What in your opinion is the most frustrating thing about our community?
“I think it can be tricky and even frustrating to find the right balance between experiencing the Community at large and experiencing more specific sub-communities. Because our community is so diverse you can find your own group of people within it. Specific labels about gender, sexuality and pronouns can be great because they can help you feel like you’re legit and you’re a ‘thing’. However, there is also the danger of forgetting that you’re part of a larger community too. I like the word queer because it’s an umbrella term that’s all inclusive. I think both of those perspectives are important but it’s easy to get stuck on either side of those coins. So, it has to be both but it’s hard to find a balance…”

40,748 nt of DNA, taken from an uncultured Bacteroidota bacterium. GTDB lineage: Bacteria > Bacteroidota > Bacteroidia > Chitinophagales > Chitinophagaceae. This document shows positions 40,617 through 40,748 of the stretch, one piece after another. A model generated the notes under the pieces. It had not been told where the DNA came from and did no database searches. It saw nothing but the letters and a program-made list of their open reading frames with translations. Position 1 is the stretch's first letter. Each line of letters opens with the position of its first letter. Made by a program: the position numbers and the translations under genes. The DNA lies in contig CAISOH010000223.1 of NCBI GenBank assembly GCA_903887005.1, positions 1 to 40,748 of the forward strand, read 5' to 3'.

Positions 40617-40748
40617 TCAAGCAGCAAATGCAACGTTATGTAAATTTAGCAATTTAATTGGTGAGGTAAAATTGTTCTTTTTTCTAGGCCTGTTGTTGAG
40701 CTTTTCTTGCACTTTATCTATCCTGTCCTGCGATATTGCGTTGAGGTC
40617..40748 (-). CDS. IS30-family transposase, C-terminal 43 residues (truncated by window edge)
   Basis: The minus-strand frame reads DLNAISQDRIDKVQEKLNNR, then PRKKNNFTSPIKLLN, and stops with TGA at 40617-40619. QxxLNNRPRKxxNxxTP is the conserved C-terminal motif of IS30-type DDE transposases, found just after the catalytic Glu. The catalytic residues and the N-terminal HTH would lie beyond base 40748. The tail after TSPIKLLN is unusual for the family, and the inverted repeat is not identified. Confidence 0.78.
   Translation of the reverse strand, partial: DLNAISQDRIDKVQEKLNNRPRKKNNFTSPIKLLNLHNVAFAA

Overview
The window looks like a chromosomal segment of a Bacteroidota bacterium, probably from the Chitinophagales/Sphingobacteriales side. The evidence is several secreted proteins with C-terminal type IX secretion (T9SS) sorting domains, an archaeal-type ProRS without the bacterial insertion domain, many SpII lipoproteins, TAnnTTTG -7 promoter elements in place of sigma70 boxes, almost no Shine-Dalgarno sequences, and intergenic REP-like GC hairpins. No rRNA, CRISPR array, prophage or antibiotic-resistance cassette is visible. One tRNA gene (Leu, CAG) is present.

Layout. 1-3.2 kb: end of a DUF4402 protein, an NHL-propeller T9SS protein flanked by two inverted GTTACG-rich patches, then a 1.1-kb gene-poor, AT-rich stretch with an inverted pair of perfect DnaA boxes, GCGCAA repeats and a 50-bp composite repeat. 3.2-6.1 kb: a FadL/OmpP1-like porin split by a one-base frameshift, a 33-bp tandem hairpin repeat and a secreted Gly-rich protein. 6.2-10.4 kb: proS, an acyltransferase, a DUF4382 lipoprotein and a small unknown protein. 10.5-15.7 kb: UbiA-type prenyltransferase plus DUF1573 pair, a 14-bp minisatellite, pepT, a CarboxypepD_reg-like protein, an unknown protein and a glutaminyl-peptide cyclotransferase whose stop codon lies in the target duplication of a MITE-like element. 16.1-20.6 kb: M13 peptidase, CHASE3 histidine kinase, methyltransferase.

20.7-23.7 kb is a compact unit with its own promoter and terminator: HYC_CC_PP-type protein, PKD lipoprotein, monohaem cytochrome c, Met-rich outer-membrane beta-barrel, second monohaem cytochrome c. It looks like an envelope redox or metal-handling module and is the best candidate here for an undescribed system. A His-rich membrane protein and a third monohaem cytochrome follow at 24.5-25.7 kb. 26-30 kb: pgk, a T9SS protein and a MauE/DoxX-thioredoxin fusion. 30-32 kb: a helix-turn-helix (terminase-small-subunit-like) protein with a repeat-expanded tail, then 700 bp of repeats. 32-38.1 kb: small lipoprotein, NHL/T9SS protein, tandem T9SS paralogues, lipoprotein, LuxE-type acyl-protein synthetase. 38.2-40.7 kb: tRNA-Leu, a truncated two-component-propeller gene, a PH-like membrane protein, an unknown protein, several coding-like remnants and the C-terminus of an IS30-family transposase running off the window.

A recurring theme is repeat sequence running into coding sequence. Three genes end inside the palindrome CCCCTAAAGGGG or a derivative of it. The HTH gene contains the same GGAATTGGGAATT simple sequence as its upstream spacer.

What is your favorite thing about the community?
“I think that it is so diverse. I think the community is learning how to be even more diverse which is cool. By nature, I think our community is progressive and looking for new ways to be inclusive and learning new things about each other.”
One thing you would tell younger you? Any advice for those who feel like they can’t come out, or don’t have a community to be a part of?
“I would tell younger me, it’s going to be fine. Actually, it’s going to be great. It’s a cliché, but it gets better. Thanks, Dan Savage. It will be absolutely terrifying at first, but the joy of finding your true self isn’t actually icky and dark... it’s actually really joyful and fun. Everything is going to be fine.